First Transgender City Council President Andrea Jenkins Champions a Message of Healing

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Minneapolis Democrat Andrea Jenkins became the first openly transgender city council president in American history last week, following the Minneapolis City Council’s unanimous vote.

In her position, Jenkins will advocate for affordable housing, accessible healthcare, livable wages and further accountability within the Minneapolis police force—according to NBC News.

Jenkins has been paving the way for future Black trans politicians for years. She made waves in 2017 as the first Black transgender woman elected to public office, earning her seat on the Minneapolis City Council.

Jenkins is also an artist and historian, facets of her life that she often incorporates into her political work. She frequently reads poetry at the podium, and shared a new piece during her acceptance speech.

“We will reimagine, reconcile and repair the harms of the past. We are stronger than we know,” said Jenkins in a reading of her original poem, according to The Lily. “We will heal. We will heal. We will heal.”

Minneapolis has been rebuilding since the murder of George Floyd by former Minneapolis police officer Derek Chauvin in May of 2020. Jenkins, who represents the district where Floyd lived, described the murder as a “symbol for a knee on the neck of Black America” on PBS NewsHour. Jenkins hopes to heal her community with a slew of rebuilding efforts throughout her time in office. The 60-year-old is working on a rent control and stabilization policy to assist marginalized community members, as well as tackling questions of public safety.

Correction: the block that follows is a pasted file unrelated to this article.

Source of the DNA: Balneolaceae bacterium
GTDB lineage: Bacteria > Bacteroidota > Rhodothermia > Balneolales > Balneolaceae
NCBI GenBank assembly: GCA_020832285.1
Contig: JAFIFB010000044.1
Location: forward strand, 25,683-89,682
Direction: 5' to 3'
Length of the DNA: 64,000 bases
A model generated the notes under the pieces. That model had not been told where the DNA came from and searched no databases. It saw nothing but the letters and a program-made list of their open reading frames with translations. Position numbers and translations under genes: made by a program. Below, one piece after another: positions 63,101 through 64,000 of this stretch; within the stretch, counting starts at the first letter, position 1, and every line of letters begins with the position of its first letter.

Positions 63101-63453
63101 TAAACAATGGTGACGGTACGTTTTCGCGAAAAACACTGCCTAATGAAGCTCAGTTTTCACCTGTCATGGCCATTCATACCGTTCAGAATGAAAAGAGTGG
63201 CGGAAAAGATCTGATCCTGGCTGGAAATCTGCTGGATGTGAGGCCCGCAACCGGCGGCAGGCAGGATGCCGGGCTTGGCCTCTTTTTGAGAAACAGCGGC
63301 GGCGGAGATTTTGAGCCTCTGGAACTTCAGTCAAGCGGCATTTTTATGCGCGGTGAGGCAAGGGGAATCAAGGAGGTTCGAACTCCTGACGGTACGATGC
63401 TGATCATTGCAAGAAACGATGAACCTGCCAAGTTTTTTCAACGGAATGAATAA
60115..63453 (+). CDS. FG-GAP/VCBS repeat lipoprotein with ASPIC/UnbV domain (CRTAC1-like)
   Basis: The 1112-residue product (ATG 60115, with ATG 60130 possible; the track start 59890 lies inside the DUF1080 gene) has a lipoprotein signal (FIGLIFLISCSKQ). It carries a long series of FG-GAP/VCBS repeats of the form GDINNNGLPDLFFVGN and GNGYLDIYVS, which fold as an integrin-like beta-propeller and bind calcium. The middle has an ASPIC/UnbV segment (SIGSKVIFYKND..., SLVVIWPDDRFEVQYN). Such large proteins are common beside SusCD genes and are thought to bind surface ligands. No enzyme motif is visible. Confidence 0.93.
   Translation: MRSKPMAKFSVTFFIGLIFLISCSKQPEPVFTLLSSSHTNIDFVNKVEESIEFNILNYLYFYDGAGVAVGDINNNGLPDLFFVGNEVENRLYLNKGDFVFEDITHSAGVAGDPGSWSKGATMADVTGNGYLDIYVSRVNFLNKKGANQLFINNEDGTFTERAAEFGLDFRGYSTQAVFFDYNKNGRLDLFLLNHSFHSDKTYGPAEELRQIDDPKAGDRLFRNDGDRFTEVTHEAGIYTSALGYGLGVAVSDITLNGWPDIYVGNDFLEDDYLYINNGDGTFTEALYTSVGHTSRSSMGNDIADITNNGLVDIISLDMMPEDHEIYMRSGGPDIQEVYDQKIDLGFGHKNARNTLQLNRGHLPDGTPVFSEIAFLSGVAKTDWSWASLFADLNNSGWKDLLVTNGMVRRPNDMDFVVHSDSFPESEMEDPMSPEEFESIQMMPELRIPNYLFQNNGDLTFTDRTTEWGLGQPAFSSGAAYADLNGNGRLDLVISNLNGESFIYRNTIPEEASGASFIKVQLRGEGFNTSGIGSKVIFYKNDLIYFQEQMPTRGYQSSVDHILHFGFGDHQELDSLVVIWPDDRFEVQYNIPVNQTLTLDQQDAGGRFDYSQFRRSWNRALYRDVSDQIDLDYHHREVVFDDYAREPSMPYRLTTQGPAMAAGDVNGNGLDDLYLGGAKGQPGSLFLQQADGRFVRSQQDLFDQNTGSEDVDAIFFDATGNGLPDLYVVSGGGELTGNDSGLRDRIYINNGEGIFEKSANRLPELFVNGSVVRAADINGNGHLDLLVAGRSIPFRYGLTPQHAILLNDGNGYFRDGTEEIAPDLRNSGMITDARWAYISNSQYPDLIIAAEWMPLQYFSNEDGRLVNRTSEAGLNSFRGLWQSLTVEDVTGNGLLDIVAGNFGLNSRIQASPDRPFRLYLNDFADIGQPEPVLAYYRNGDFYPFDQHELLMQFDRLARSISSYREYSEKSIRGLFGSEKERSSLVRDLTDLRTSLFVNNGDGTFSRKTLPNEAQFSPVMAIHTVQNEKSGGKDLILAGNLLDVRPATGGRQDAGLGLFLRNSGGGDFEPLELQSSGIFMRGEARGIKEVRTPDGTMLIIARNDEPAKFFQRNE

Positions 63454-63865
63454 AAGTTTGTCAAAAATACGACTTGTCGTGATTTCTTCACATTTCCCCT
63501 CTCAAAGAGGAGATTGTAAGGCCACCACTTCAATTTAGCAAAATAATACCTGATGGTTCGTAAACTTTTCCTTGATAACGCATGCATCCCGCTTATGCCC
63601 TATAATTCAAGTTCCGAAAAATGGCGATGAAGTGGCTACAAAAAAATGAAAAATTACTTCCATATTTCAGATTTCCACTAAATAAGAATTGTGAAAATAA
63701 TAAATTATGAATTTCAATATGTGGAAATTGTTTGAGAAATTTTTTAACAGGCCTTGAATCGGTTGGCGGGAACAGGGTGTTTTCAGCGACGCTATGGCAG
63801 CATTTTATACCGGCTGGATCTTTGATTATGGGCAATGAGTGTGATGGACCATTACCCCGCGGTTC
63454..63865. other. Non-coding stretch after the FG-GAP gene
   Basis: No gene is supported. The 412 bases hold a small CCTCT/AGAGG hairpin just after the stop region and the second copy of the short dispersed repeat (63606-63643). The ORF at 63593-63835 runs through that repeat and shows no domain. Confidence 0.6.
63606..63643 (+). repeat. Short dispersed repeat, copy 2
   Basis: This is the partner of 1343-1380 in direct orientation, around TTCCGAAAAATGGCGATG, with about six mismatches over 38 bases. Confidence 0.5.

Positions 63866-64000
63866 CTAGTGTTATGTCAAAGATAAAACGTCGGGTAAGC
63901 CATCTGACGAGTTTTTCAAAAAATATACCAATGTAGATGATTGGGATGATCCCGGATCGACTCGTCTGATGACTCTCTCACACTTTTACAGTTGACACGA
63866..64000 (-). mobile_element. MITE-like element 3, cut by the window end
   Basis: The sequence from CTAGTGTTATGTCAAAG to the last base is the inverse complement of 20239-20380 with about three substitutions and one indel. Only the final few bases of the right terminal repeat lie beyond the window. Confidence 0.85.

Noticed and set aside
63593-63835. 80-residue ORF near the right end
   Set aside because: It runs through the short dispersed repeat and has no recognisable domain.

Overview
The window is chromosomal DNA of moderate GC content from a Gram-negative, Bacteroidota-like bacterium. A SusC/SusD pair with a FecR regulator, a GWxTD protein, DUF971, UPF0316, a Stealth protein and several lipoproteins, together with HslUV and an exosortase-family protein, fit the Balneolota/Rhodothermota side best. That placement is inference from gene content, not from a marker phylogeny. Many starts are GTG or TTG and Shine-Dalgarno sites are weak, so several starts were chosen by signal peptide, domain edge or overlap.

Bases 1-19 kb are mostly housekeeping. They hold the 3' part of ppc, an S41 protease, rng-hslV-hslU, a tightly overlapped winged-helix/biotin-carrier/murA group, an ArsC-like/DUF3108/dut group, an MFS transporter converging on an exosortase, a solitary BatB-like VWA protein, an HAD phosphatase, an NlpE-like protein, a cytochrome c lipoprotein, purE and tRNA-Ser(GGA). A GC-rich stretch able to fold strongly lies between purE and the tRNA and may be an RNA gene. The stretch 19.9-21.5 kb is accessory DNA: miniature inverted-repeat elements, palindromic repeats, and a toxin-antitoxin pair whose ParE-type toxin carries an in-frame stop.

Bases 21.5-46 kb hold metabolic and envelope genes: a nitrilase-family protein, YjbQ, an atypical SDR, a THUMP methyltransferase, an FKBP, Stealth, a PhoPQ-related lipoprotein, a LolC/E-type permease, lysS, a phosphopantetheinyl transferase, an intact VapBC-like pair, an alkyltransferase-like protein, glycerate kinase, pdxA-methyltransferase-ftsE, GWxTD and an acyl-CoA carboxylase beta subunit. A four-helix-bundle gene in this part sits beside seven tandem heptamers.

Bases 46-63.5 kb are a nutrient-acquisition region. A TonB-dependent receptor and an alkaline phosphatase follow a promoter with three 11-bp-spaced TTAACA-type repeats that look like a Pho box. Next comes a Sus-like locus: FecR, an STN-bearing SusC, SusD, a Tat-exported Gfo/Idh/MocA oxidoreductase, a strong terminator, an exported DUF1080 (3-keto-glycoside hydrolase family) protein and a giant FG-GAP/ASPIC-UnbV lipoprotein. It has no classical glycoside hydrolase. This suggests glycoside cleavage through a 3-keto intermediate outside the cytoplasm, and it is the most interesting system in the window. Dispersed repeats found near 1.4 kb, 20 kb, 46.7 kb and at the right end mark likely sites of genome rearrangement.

Rebuilding physical infrastructure will also play a role in Jenkins’ work.

The area where Floyd was killed, now called George Floyd Square, has seen many BIPOC-owned businesses close their doors in the time since the summer of 2020. In addition, Minneapolis accrued hundreds of millions of dollars in damages over the course of the uprising following Floyd’s death, Jenkins told The Lily.

As an LGBTQ+  elected official, Jenkins is in good company. There are well over 1,000 queer elected officials in office, according to LGBTQ Victory Fund. In 2021, 12 transgender women won elections.

Within the first week of 2022, lawmakers across seven states proposed anti-trans legislation. Similar to last year, most of the legislation is targeted at trans kids—banning them from playing sports and receiving gender-affirming medical care.

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